Contact: Eben Burnham-Snyder, Rep. Ed Markey, 202-225-2836

Slow Response, Type of Oil, Cleanup Fund Contributions Questioned

WASHINGTON (May 7, 2013) – Rep. Ed Markey (D-Mass.) today questioned several claims made by ExxonMobil following their Mayflower, Arkansas pipeline spill in March that sullied a suburban neighborhood with thick Canadian tar sands oil—including the company’s claim that the tar sands oil isn’t even tar sands at all. In an extensive letter sent to Exxon’s top executive Rex Tillerson, Rep. Markey lays out several concerns about claims made by Exxon that are not supported by the evidence, including how fast Exxon actually responded to the spill and whether it was truthful about notifying local emergency officials.

“Exxon can’t whitewash the truth about this spill that left an entire neighborhood tarred by their spilled oil,” said Rep. Markey, the top Democrat on the Natural Resources Committee. “The homeowners affected by this pipeline spill and the American public deserve to know what Exxon knows, when they knew it, and what they are doing to clean up this accident.”

In Rep. Markey’s letter to Tillerson, which can be found HERE, he notes three major inconsistencies between Exxon’s public claims and evidence gathered by Rep. Markey’s staff.

First, the Exxon response was slow, and did not fully and quickly involve local emergency officials. Even though Exxon claims on their website that it took 16 to 17.5 minutes to fully shut down the pipeline after receiving a low pressure alarm, multiple calls placed by Exxon employees to the National Response Center indicate that they were aware of the ruptured pipeline much earlier than their website reports. If so, it would mean that Exxon was aware of the rupture for 98 minutes or longer before they shut down the pipeline.

Both scenarios fly in the face of Exxon’s emergency response plan, which assumes in the “worst case” scenario that it would take just nine minutes to shut down a pipeline in the event of a spill. The Markey letter also highlights significant inconsistencies between Exxon's claims that it notified emergency officials when it was made aware of the spill, when in reality it appears that first responders in Mayflower were not aware of the spill until a resident called the police when she saw oil gushing throughout the neighborhood.

Second, Exxon appears to have obfuscated the real type of oil spilled in Mayflower. The company sent out a missive to Congressional offices and posted on their website a document entitled “Five lies they’re telling you about the Mayflower pipeline spill”, with the apparent purpose of making clear that the company believes that the oil spilled in Mayflower is conventionally-produced crude oil, not diluted bitumen, otherwise known as tar sands oil. Yet in a letter to the Environmental Protection Agency on April 8th, Exxon says that types of oil are “subject to colloquial uses”, and admits that the oil is considered to be bitumen by the Canadian producers of the oil.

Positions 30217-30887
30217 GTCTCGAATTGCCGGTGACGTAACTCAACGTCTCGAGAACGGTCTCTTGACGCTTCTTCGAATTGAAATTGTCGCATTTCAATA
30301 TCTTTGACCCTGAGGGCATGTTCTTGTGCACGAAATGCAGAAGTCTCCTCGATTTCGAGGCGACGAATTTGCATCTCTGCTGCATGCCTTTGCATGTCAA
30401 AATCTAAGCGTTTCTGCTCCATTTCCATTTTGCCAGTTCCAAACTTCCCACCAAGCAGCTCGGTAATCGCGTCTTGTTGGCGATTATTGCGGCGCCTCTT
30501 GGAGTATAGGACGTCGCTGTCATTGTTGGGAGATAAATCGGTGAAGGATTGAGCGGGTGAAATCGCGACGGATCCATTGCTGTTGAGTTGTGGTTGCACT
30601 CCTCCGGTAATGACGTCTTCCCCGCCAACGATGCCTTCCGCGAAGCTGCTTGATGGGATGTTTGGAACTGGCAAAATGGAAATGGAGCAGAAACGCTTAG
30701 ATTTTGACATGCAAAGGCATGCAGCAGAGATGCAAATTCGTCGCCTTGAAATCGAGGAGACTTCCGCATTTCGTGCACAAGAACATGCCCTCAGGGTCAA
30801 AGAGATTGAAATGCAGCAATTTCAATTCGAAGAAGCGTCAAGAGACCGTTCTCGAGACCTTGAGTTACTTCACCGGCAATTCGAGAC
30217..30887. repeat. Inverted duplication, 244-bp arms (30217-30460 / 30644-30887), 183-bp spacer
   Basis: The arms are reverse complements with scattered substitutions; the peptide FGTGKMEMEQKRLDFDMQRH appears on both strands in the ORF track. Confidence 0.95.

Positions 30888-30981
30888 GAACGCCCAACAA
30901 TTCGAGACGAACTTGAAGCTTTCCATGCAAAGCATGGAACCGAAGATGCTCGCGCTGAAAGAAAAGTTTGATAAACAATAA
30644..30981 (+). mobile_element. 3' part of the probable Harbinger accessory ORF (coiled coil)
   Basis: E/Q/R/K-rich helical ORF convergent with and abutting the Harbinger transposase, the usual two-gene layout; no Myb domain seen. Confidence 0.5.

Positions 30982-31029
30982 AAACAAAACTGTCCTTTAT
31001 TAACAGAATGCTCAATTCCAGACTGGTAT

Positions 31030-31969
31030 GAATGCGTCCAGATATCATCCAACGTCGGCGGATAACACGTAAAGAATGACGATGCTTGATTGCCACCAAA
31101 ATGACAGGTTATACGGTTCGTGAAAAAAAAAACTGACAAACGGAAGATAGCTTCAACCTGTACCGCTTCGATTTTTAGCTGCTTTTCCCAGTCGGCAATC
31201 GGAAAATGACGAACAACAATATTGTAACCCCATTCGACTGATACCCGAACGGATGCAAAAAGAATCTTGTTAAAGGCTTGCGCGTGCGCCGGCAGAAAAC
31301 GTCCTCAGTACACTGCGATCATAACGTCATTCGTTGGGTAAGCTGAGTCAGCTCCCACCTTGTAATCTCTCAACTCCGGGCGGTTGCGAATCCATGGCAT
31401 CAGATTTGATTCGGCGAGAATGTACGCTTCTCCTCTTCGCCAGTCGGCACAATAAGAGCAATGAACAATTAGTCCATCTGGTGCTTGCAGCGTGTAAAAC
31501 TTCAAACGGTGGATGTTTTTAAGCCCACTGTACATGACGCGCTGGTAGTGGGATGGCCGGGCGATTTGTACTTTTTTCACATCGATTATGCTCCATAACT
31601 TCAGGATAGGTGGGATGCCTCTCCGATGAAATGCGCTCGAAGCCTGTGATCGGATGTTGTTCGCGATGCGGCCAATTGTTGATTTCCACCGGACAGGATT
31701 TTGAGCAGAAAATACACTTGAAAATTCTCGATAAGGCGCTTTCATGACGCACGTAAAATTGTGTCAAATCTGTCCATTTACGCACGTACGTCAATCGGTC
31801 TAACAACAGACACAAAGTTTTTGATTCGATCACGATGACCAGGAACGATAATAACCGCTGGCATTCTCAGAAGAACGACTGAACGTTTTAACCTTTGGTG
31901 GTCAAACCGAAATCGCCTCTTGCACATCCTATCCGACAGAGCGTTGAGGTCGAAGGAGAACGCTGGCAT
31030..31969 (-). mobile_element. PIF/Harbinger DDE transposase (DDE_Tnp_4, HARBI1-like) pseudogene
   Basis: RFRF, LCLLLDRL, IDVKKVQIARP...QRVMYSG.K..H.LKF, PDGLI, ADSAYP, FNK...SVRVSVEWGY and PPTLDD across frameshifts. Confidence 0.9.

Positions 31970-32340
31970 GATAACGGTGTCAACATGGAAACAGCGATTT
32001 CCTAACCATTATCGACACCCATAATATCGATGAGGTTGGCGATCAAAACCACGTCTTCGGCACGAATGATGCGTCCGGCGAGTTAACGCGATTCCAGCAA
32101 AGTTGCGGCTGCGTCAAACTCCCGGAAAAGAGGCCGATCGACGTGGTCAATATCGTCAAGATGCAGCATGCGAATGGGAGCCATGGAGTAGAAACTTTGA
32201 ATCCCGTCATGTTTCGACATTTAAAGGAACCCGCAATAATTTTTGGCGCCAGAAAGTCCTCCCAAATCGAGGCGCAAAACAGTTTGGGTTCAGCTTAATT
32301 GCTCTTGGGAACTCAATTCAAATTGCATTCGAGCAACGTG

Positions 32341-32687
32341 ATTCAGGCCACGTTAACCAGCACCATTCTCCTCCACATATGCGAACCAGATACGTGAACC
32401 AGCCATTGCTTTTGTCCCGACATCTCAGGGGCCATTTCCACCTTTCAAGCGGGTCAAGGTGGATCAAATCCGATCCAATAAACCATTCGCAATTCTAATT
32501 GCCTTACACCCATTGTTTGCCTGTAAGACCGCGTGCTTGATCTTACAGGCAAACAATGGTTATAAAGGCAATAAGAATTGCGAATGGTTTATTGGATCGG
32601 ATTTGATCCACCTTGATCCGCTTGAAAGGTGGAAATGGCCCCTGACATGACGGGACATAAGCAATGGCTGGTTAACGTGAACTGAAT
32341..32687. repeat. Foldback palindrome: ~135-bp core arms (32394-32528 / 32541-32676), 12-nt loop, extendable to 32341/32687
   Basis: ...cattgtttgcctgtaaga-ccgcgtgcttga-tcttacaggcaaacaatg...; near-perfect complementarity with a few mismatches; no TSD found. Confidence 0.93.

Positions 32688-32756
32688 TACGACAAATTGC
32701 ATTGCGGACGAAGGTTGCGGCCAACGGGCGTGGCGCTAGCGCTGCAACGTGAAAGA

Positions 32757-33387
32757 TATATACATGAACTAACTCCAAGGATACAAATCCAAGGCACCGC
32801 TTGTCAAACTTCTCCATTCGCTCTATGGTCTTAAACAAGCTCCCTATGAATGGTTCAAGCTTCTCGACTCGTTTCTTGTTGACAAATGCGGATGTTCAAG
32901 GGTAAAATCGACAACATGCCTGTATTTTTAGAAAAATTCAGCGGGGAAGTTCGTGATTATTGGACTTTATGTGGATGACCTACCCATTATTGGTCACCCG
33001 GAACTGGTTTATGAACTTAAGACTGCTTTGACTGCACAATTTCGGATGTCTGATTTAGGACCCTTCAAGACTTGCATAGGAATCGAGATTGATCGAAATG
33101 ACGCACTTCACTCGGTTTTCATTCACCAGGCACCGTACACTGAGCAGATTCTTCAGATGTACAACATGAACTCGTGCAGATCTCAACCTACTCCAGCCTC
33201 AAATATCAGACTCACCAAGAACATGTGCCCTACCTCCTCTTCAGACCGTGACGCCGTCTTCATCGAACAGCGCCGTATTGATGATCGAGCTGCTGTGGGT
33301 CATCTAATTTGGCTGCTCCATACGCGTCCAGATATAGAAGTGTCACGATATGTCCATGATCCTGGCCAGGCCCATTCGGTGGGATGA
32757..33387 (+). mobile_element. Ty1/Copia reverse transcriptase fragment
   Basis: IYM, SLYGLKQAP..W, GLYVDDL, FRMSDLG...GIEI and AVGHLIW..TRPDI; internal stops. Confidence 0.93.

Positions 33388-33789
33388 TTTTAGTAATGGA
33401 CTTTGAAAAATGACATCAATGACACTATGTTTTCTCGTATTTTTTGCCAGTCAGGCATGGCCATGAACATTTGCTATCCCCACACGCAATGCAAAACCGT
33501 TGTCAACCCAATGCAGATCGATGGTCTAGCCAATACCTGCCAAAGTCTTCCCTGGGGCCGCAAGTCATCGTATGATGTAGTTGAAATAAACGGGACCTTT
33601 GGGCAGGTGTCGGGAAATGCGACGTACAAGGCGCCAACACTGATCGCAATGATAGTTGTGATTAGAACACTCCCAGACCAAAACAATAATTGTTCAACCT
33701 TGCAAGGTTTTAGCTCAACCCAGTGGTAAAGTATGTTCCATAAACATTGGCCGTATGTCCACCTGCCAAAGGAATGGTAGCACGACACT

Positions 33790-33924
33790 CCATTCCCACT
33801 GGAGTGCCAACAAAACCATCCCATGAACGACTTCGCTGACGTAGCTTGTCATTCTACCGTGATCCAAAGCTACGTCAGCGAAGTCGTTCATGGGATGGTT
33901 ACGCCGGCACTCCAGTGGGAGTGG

Finally, Rep. Markey questions whether Exxon is avoiding paying into an oil spill cleanup fund that is currently being used to help pay for costs associated with the Mayflower spill. Exxon’s attempt to avoid calling the spilled oil tar sands corresponds with an IRS decision to exempt tar sands oil from being taxed to pay into the Oil Spill Liability Trust Fund. In the same “five lies” document put forward by Exxon, the company claims that it will pay all cleanup costs, and that it is “not using the Oil Liability Trust Fund to pay for the cleanup. ExxonMobil is paying for the cleanup.” Yet as the letter notes, the Oil Spill Liability Trust Fund is currently being drawn down to help fund cleanup efforts in Mayflower, without a commitment from Exxon to reimburse the used funds.

“Exxon can’t claim that others are lying about this spill when their answers don’t hold up under scrutiny,” continued Rep. Markey. “It took decades before Exxon was held accountable for their Valdez spill in Alaska. The people of Mayflower, Arkansas and taxpayers everywhere deserve better treatment from the most profitable company in the world.”

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